The Rupture and Fault Zone Observatory (RuFZO) is a community-driven effort that aims to collect geophysical data within rupture zones of significant earthquakes before, during, and after major events, and develop the workforce needed to design, build, and operate future geoscience facilities. Focusing on in-situ observations in the immediate vicinity of fault zones where earthquakes pose major hazards and cause permanent rock deformation could transform the understanding of earthquake physics, improve ground motion prediction estimates, and contribute to engineering efforts to mitigate earthquake impacts. For more information, please go to: www.iris.edu/hq/initiatives/near_fault.
This workshop will be held in the Palm Canyon room of the Hilton Palm Springs Resort on September 10th from 9am-11:45am PT in Palm Springs, California, just before the annual SCEC meeting. It will serve to gather key contributors and inform the community for a focused half-day program. Participation will be limited to 40 attendees.
Registration is now closed. The recordings from this workshop are available on YouTube.
RuFZO Workshop Organizing Committee: Ahmed Elbanna (University of Illinois Urbana Champaign), Gail Atkinson (University of Western Ontario), Pieter-Ewald Share (Oregon State University)
left) Map of proposed focus area arrays along major southern California faults, with a diagram of each array’s instrumentation. right) Responses from attendees of October 2022 virtual breakout sessions by career stage, institution type, and their prior involvement in RuFZO/Near-Fault activities.
This workshop will be held in the Palm Canyon room, upstairs from the main Hilton lobby. Registration for the Annual Meeting attendees will open at 10:00 am in the main lobby; you will be able to check-in and pick up programs/badges after the workshop.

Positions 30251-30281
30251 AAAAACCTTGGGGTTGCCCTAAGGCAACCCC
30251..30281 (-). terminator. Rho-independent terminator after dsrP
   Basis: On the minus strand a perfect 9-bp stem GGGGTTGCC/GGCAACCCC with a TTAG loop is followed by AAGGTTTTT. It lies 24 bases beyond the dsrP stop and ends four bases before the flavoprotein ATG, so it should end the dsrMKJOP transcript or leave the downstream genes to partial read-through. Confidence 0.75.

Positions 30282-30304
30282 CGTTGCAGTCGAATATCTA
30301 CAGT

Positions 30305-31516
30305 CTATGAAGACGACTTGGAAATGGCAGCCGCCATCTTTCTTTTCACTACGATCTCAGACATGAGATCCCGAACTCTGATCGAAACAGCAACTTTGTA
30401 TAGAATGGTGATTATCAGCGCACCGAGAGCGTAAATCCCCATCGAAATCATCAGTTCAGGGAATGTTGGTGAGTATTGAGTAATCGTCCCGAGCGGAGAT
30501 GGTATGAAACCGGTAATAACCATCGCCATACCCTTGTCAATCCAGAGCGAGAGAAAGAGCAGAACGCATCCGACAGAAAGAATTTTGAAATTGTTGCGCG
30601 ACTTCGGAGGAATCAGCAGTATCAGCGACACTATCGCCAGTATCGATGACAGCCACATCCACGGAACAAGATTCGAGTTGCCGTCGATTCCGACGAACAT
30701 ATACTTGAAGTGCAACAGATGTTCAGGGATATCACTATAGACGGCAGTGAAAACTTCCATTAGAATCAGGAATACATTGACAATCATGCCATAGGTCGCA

08:30 – 09:00 Coffee/Tea
09:00 – 09:15 Icebreaker
09:15 – 09:30 Introduction to RuFZO – Yehuda Ben-Zion (University of Southern California)
09:30 – 09:55 Alice Gabriel (University of California San Diego)
09:55 – 10:20 Annemarie Baltay (U.S. Geological Survey)
10:20 – 10:45 A Brief History of Setting Traps for the Big One in California – William L. Ellsworth (Stanford University)
10:45 – 11:10 Norman A. Abrahamson (University of California at Berkeley)
11:10 – 11:45 Discussion
We will be following the SCEC meeting COVID protocols for this workshop. Air purifiers will be added to the meeting rooms to supplement the high-quality filters the hotel is using and some masks and hand sanitizer will be available. Please review and adhere to the following:
In 2022, we observed strict COVID protocols, requiring masking in all indoor public spaces (plenary sessions and poster sessions) and providing additional ventilation at the venue. The reported infection rate for that meeting was very low at 0.75%.
For SCEC2023, it is still strongly recommended that people continue to wear masks that fit and filter well in all indoor public places. High-efficacy masks (N95, KN95 or KF94) will be preferred in plenary and poster sessions.
Attendees should be free from recent close exposure to COVID-19, and free from COVID-19 symptoms. Participants should be prepared to “mask when asked” to keep our community safe and comfortable. Up-to-date travel guidance is available from the CDC. If official guidance changes due to increased community spread or new variants, masking may become required.
This workshop is supported by funding from SCEC and the National Science Foundation’s Seismological Facility for the Advancement of Geoscience (SAGE).